Analysis Of Kamala Markandaya's Nectar In A Sieve

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“‘Why do you not demand--cry out--do something?’” (43) In contemporary Western society, giving up or “crying out” is common. However, in Kamala Markandaya’s Nectar in a Sieve, as the book’s epigraph implies, notwithstanding all the adversity and loss she faces, Rukmani has a perseverance that stems from the hope of the culture she lives in. Rukmani attempts to fix the damage that the monsoon has done to her family’s crops and house, though it might seem futile. In spite of the poverty the drought brings them, and the holdups Kunthi brings, she is unrelenting in their fight to stay alive. Even in the book’s ending, she has hope for her children. When the monsoon damages her family’s crops and house, perseverance seems futile. Even though she knows repairing is only a temporary remedy for…show more content…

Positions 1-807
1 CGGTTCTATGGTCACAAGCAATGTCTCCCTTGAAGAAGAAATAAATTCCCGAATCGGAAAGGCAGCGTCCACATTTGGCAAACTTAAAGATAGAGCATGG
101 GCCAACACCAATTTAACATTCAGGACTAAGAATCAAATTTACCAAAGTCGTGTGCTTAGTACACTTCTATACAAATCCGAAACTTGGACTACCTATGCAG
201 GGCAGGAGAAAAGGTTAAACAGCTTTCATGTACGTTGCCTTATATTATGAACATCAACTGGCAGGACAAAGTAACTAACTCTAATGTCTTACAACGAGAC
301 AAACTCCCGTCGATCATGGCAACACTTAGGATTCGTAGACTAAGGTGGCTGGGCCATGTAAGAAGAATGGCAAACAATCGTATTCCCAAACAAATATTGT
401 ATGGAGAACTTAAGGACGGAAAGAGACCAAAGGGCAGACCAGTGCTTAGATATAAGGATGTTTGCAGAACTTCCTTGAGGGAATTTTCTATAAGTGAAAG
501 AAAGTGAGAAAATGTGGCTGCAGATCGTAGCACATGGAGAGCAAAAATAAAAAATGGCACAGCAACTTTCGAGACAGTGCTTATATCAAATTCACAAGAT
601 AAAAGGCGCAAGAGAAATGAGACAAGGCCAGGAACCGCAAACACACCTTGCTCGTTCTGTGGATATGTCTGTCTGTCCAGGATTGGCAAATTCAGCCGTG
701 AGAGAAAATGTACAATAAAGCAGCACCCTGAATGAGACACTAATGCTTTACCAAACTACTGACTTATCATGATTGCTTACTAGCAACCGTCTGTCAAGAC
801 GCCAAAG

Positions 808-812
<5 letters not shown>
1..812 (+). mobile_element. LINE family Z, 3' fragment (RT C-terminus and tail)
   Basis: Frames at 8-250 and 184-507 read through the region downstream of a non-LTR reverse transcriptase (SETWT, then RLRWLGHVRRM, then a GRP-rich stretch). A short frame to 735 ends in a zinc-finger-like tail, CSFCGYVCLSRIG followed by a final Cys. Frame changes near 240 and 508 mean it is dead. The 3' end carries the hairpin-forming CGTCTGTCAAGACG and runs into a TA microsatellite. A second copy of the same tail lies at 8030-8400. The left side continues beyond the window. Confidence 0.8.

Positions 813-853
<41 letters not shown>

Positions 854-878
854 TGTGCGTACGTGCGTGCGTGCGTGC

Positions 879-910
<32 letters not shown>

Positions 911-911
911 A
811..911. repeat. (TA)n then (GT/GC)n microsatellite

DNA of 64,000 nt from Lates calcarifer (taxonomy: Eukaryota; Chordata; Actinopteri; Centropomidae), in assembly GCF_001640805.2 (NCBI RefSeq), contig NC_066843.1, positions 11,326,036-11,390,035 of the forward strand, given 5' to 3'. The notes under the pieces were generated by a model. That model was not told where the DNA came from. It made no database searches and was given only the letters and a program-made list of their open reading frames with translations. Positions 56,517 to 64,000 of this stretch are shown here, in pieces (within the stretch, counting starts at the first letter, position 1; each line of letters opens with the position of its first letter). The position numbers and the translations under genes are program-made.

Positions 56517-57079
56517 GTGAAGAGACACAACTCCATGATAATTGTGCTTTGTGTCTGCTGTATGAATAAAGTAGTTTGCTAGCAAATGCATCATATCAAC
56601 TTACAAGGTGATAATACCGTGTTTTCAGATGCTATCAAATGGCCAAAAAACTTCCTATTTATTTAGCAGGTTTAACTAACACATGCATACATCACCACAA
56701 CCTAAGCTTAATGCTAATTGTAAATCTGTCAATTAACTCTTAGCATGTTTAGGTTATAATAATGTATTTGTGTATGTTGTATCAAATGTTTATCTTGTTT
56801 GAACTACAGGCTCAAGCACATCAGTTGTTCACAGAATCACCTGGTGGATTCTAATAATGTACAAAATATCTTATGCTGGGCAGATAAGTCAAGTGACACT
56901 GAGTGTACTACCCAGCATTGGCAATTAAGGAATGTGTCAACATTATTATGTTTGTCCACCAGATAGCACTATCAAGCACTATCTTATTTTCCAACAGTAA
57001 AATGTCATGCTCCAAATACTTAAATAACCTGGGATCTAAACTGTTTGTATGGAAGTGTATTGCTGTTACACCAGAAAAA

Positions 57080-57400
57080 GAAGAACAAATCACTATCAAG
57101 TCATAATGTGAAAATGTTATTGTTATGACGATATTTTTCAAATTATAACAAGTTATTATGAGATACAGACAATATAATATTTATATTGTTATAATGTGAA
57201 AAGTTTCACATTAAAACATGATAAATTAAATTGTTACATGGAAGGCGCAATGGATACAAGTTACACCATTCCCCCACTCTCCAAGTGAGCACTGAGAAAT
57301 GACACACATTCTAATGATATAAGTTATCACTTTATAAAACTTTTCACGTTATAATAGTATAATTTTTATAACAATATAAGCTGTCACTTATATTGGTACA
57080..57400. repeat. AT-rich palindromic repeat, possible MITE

Similar to the monsoon, this next major hardship derives from the wildness of nature, though it is an issue from the opposite side of the weather spectrum. During the drought, Sivaji, a representative of their landlord, comes to gather payment for their rent. They coax Sivaji to give them additional time. To make money sufficient enough to retain their land, they sell much of their kitchenware, one of her trunks, clothing, food, and their bullocks. They believe that the land is more valuable than these belongings, because the land will bring them prosperity in the future. Nathan wants to sell the seeds, but Rukmani disagrees. “‘Let us keep our hope for a next harvest,’” (75), she says. If they sell their seeds, they are admitting defeat, and are letting go of the hope that they can replant and recover wealth. Rukmani even breaks into her secret emergency reserve to keep her family nourished. After Kunthi steals these rations from them, instead of giving up or pleading for assistance, they scavenge, eating rotten potatoes, bamboo shoots, gutter food, and even
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